This Egyptianized bookcase from Southeast Asia, decorated with hieroglyphics, was found amidst a pile of junk in Bangkok. How it came there and what its history had been could only be conjectured. With the help of the Egyptologist Professor Dr Eugène Warmenbol of the Université libre de Bruxelles, however, some of the questions have now been answered.
On the front left of the bookcase is an inscription that reveals the cabinet-maker’s name: Joseph, with Birouty or Beyrouthias a surname or place of origin. Who this individual was remains a question. In 1991 a piece of furniture came up for sale that had similar decorations by the same hand, but nothing more was known. In the only available photograph, which appeared in the Architectural Digest that year, the hieroglyphic script is illegible. Very probably ‘Joseph’ worked in Paris – the name of the city is also mentioned – but this is not absolutely certain. Below the name is a date, 1907, presumably the year in which the bookcase was made.
The bookcase’s maker found his inspiration for the design and the decorations in the two-volume richly illustrated Atlas de l’art égyptien by Émile Prisse d’Avennes, which was published in instalments between 1858 and 1877 and was hugely successful, likewise among artists and decorators. The general shape of the bookcase was almost certainly derived from the niche of the mammisi or ‘birth-house’ at Dendera (vol. Architecture, pl. 53). On the left side are the heads of Amenhotep III and his first consort Queen Tiye, which Prisse d’Avennes copied from a Theban tomb. On the right side are the profiles of King Taharqa, portrayed as the god Amun, as he is on the colonnade he erected at Karnak, and Tausert, a queen from the nineteenth dynasty.
The name and profession of the person for whom ‘Joseph’ made the bookcase are also revealed by the long inscription on the right: Parmentier and architect. Following these details is Siam, the old name for Thailand. Surprisingly, this is followed by Maha Chulalongkorn, a title borne by the king of Siam. Undoubtedly the architect in question was Henri Parmentier (Paris 1871 – Phnom Penh 1949), who worked in French Indochina from the early years of the 20th century until his death. He was a pensionary of the École française d’Extrême-Orient (EFEO), which commissioned him to study the country’s art, architecture and archaeology. The excavations at Angkor became his life’s work. Why Siam should be mentioned in the inscription seems something of a puzzle: Parmentier did not work in Thailand. In 1907, however, Rama V of Siam ceded territory, including Siem Reap Province, where the Angkor temple complex is located, to Cambodia – or, more accurately, to what was then French Indochina. Before that date Parmentier’s beloved Angkor had indeed been in Siam.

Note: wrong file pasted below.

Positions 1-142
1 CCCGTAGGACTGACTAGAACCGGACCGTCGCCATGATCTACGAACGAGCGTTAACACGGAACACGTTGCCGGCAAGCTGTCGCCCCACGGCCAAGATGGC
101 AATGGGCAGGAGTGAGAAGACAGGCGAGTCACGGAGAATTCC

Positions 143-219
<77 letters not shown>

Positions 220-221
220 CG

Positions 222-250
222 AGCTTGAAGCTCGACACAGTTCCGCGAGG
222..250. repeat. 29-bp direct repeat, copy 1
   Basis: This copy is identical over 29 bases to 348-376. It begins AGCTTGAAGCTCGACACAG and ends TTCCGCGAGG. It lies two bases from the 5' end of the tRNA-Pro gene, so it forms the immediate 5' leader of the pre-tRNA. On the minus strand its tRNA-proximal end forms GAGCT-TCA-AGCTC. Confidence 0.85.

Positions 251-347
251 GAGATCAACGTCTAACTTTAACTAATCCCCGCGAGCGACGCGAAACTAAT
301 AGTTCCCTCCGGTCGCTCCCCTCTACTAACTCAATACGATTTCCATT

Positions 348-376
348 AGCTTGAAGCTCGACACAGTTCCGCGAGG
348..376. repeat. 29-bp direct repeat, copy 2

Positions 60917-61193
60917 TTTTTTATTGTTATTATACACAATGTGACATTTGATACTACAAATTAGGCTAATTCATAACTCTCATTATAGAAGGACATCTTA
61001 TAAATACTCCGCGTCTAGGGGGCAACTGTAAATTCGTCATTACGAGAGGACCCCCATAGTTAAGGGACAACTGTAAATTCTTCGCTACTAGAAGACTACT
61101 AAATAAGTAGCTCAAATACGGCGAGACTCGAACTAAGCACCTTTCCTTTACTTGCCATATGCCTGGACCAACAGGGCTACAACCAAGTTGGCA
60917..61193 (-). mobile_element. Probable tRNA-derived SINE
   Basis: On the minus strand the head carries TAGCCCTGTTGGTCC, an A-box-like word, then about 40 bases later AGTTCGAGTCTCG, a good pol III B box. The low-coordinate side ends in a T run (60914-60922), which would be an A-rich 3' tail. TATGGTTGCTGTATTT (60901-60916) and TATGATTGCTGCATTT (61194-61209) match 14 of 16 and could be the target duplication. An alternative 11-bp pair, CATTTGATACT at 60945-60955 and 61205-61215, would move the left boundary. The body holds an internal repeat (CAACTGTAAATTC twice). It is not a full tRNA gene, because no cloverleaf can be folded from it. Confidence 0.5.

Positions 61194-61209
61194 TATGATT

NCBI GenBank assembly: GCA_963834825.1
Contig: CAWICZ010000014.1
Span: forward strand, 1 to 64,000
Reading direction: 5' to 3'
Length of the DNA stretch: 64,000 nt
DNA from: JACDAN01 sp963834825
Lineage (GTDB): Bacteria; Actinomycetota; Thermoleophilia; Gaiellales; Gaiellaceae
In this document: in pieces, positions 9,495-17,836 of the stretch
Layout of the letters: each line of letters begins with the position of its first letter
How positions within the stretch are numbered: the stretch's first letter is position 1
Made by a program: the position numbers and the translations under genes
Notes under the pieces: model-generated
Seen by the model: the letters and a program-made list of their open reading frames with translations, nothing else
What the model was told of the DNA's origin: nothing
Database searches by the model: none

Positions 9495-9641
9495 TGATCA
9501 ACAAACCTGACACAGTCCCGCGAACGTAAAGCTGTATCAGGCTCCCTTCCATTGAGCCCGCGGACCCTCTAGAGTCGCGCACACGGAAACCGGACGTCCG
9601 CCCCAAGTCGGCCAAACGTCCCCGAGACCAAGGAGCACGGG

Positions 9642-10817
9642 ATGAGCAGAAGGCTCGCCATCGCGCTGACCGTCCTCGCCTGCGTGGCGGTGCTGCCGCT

Whatever the case, Indochina was Parmentier’s second home. Among those with whom he had close contacts was Georges Maspéro, one of the two sons of Gaston Maspéro, who was one of France’s most renowned Egyptologists. But in 1907 – the year in which the bookcase was built – Parmentier returned to Paris for a few months. It was presumably then that he had it made and shipped to Southeast Asia. Pieces of furniture in the Egyptianized style are not unusual in themselves, but this is the only known example to have been to the Far East and back.
Black-painted fruitwood withgilt woodandmetalornaments
Signed and dated 1907 in the inscription on the front left
H. 280 cm, W. 175 cm, D. 67 cm
Exhibition: Edouard and Cleopatra. Egyptomania’s from the XIXth century, 20 September 2012 – 10 February 2013, Brussels, Villa Empain, Boghossian Foundation
Sources: ART-A, p.88-90; Boghossian Foundation, p. 36; Marchal, H., p. 93-101; Prisse d’Avennes, É., vol.Architecture, pl. 53; Veldeman, M., p. 44-47; Warmenbol, E.